Directors encouraged the authorities to continue the efforts to restructure some of the public utilities, but expressed concern about the prospect of continued losses by certain large state enterprises, namely Caroni and Petrotrin, and recommended actions to limit the financial burden imposed by these enterprises. They also recommended the adoption of a comprehensive plan to shorten significantly the long list of remaining state-owned enterprises.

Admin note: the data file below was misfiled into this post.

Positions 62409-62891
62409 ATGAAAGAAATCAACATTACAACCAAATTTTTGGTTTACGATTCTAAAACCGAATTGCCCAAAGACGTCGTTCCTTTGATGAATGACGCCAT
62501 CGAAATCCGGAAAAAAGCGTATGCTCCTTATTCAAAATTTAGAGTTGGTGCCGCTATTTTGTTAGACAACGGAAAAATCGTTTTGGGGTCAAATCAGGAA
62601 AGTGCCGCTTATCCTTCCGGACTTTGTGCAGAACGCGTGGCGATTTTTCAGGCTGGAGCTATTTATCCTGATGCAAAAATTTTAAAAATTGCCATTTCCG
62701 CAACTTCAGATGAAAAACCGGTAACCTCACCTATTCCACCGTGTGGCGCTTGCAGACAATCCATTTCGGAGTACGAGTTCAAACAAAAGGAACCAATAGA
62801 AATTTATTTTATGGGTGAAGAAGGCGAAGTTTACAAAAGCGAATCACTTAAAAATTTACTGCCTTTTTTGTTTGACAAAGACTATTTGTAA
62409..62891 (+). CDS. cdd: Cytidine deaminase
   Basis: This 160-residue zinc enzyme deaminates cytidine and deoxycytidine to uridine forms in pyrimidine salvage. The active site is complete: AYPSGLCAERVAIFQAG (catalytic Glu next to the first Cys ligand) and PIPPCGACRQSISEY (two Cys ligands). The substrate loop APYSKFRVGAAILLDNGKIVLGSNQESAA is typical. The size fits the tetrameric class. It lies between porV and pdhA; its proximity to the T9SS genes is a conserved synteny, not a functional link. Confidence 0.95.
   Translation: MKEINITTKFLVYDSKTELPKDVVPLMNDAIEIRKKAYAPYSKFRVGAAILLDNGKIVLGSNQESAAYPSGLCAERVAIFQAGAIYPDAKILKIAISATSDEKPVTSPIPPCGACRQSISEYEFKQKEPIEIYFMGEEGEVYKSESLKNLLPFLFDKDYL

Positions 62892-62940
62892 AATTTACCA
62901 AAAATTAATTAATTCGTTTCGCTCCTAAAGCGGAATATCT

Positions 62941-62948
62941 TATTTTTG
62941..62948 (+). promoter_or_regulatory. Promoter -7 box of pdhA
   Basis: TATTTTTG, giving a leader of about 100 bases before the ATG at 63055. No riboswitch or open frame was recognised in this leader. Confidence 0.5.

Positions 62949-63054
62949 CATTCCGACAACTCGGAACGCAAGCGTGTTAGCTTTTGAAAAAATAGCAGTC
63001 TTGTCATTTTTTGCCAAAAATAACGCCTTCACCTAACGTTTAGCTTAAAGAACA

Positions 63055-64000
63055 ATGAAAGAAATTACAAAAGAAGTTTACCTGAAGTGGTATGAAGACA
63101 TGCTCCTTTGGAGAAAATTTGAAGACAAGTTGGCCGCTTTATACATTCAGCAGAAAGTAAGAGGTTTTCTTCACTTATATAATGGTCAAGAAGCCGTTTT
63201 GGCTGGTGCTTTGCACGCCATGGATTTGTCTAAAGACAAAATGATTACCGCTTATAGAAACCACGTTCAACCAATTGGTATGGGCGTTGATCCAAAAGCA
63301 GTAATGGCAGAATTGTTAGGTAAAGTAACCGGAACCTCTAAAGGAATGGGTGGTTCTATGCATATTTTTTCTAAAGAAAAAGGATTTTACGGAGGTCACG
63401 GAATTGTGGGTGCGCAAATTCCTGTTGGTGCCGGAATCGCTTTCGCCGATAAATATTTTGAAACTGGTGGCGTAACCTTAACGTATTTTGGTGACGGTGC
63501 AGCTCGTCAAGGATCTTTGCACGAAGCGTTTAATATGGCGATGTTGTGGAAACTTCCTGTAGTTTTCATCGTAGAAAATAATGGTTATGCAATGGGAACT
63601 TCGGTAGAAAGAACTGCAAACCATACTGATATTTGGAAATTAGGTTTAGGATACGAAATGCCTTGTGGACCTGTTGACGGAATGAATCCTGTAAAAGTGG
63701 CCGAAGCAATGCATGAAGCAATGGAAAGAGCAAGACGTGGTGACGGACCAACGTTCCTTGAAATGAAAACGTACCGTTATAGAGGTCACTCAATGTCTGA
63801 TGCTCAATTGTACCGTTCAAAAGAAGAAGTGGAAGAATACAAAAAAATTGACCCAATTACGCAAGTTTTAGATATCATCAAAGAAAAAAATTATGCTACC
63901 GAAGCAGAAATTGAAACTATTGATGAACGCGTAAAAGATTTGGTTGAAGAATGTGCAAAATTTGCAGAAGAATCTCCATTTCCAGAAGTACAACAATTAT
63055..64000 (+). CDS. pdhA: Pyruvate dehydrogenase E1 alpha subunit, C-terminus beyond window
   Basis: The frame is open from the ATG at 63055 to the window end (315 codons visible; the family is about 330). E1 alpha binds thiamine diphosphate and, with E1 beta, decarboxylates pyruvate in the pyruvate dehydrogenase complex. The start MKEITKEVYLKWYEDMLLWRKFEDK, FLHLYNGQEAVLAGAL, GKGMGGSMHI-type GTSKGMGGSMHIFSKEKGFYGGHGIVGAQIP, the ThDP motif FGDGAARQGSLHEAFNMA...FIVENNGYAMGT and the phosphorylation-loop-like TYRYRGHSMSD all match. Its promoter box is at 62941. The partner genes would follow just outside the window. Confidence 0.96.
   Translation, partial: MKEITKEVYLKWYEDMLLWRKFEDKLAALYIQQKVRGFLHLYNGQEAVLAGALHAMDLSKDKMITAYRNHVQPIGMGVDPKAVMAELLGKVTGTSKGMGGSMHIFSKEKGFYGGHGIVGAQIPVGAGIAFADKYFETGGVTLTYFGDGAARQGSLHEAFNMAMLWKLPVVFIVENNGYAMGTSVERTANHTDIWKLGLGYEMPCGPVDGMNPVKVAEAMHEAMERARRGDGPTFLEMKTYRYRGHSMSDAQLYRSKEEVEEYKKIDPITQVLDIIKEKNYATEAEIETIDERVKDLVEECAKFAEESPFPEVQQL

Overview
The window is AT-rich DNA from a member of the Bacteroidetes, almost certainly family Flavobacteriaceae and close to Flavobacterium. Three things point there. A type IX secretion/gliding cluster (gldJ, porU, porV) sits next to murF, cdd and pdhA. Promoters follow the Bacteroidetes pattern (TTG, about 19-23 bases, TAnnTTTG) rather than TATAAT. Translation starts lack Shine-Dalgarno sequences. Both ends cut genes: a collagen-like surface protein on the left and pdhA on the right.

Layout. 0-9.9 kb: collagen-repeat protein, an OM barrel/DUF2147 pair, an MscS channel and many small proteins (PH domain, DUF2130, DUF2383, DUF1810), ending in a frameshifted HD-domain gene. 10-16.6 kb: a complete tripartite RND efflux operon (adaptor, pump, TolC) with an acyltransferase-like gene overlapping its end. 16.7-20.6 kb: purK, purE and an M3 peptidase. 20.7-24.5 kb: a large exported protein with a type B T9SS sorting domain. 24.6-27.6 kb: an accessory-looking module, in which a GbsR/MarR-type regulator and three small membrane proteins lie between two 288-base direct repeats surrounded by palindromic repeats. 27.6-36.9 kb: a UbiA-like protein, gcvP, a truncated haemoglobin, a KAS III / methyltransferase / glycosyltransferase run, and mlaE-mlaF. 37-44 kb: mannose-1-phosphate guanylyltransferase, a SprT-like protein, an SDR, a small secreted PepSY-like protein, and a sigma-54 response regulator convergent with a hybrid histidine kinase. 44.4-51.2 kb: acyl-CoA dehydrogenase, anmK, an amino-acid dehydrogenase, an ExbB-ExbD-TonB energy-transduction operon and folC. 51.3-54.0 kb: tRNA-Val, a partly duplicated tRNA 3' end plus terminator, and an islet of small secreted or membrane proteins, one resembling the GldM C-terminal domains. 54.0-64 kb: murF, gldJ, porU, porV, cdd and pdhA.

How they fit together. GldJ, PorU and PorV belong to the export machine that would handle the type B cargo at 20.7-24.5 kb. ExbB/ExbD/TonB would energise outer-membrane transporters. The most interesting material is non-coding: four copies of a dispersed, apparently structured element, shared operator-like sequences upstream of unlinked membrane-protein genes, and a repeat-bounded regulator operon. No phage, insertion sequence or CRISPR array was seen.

Directors expressed concern about developments in the domestic financial markets that had reduced the effectiveness of monetary control and resulted in an unduly rapid growth of credit in the economy. Innovation in domestic financial instruments, aimed at circumventing high andnon-uniform reserve requirements, has created distortions and undermined the central bank’s ability to control the growth of credit. They welcomed the initial measures taken by the authorities in response to these developments, but urged the authorities to take prompt steps to address the problem of high and uneven unremunerated reserve requirements, noting that delay may have undesirable effects. Directors recommended that legal reserves be lowered to prudential levels, and that they be applied uniformly to all commercial bank liability categories, including those in foreign currency. Some Directors also expressed concern about the proliferation of nonbank financial intermediaries and their relationship with the banking system. In this regard, they encouraged the strengthening of banking supervision. Directors endorsed steps under way to develop indirect instruments for monetary policy, along the lines of the recommendations of the recent mission of the IMF’s Monetary and Exchange Affairs Department.